When Ricky Fried took the reins as head coach of the women’s lacrosse program in June, he inherited a program that has climbed into the national spotlight as a perennial championship contender.

Being handed a team that has seen the NCAA Final Four three times in the past four years – including two trips to the Championship game – was a far cry from the team his predecessor, Kim Simons, took over in 1994.

For the team, the selection of Fried as head coach marks the latest step in a decade of change that has brought the Hoyas nationwide attention.

For Fried, it marks the beginning of a new era.

“The culture of the team is to look forward, not to look backward, and not to worry about mistakes,” Fried said. “Not to focus on what we’ve done, whether it’s good or bad, but to look forward and see what we’re going to do.”

Fried was promoted to head coach early this summer after spending two years as an assistant coach with the Hoyas, including last year as associate head coach.

Simons resigned her on-field duties at the conclusion of the season to spend more time with her husband and two young sons. She later accepted the position of associate director of athletics for sports administration, which Fried said allows her to work on what’s best for the women’s lacrosse team – and other Georgetown athletic teams – on a big-picture level.

“She’s downstairs kind of hidden away a little, so I don’t know how much the girls see her,” Fried said from his office on the second floor of McDonough Gymnasium. “I’m sure she’ll have some advice for me, some opinions to give me, but she respects the new era, so to speak. She’s excited for what she’s doing and excited for where the team is.”

In his role, Fried intends to work with the team at the micro level, focusing on the nitty-gritty aspects of play.

“Our styles will vary a little. Kim [Simons] built the program. She started with basically nothing. Now we have athletes that are at a higher level than when she started, so the difference is going to be what we’re doing on the field,” Fried said. “There are some Xs and Os that are going to be focused on now that may not have been able to be focused on in the past.”

When Simons took over the program in the fall of 1995, the Hoyas appeared firmly mired in mediocrity. Last season, the team finished 13-5, posting its fifth consecutive undefeated conference schedule.

Fried says he will look to players who have experience and have influenced the team’s success in recent years. The team’s seven seniors, all of whom contributed to last year’s Final Four appearance, top that list. Fried already classified their efforts this season as “tremendous.”

“The three captains have helped me tremendously. All three of them have played, have been there and know what they’re doing. It’s a nice position for me to be in,” Fried said.

Fried has plenty of experience in his own right to draw on.

He graduated from the University of Maryland-Baltimore County in 1988, where he earned MVP honors and All-American status as a midfielder. After graduation, Fried helped coach at UMBC while playing professionally in Philadelphia and later Baltimore from 1989 to 1997. Fried also coached at the Gilman School in Baltimore for several years before becoming the assistant coach at Johns Hopkins University.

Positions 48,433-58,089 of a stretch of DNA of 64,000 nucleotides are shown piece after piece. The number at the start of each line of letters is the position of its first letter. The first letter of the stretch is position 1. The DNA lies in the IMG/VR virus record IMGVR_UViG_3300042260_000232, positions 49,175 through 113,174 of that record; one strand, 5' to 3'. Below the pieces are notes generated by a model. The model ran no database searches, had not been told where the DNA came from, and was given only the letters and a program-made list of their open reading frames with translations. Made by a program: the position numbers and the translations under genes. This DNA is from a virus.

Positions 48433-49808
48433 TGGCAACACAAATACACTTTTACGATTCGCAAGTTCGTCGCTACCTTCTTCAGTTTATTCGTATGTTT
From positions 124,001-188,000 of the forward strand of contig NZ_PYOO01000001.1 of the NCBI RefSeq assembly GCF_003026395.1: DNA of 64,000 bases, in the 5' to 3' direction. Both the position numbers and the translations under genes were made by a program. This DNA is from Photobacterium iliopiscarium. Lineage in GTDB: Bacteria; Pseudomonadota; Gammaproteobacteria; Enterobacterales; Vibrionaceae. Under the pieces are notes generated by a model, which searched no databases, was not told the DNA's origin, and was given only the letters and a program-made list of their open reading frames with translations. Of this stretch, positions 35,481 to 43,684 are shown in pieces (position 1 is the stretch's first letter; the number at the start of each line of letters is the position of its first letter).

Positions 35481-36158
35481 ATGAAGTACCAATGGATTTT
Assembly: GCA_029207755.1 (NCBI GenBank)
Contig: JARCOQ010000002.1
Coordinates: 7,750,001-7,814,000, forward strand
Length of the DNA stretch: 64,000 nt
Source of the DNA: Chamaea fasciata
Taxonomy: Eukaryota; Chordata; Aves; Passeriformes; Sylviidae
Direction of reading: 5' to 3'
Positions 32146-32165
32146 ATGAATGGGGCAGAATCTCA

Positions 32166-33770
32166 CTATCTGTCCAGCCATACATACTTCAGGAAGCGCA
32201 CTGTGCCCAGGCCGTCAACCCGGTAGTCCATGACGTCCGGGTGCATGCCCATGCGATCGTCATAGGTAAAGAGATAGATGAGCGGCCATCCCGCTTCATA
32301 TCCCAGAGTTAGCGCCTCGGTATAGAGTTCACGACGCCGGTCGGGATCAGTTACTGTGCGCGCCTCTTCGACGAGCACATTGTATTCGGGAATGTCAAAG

He joined the Hoyas’ coaching staff after serving nine years as assistant coach for the women’s lacrosse team at Johns Hopkins University. There, he helped transition the team from Division III to Division I and eventually into the top 20 rankings.

Fried calls his transition into women’s lacrosse “strictly accidental.”

The all-boys Gilman School, Fried explained, made a rule that coaches must also be on the school’s faculty, and Fried was working outside the school at the time. The wife of the coach he was working for at the Gilman School, however, offered him an assistant coaching position when she took over the top women’s spot at Johns Hopkins in 1994.

“I don’t think the male-female issue is an issue,” Fried said of coaching female teams as a male coach. “This is my twelfth season coaching women, so they don’t – how do I say this so I don’t sound stupid – they don’t see me as a guy, they just see me as a coach.”

Gender aside, if Simons took over a team mired in mediocrity a decade ago, Fried assumes control of one stagnated short of greatness. Despite several appearances in the Final Four and the Championship game, the national title has thus far remained elusive for the Hoyas. With a new coach and the dawn of a new era, the Hoyas hope to change that.

Some things, however, will remain the same.

“The things that have defined Georgetown in the past are going to continue to define us – work ethic, teamwork, leadership. Those things have to remain a constant,” Fried said. “When we play together, we’re pretty damn good. In the past, we’ve had some superstars that could carry the team when things weren’t necessarily going well, but now we realize that we have a group of people that, when we play together on both ends of the field, are pretty tough to stop.”

At the same time, Fried said it is important that both he and the team enjoy the season. As important as teamwork and winning are, he said, “we want to make sure that while we’re doing that, we’re relaxed, we’re having fun, we’re enjoying the moment. I have enjoyed it and continue to enjoy it. I don’t really see it as a job so much as I see it as something that I do every day.”

As head coach, Fried plans to blend some of the old with some of the new. While the women’s lacrosse program has taken major steps forward in the past decade, he looks to start a new era defined not by a change in the coaching staff but by the attainment of that elusive national title.

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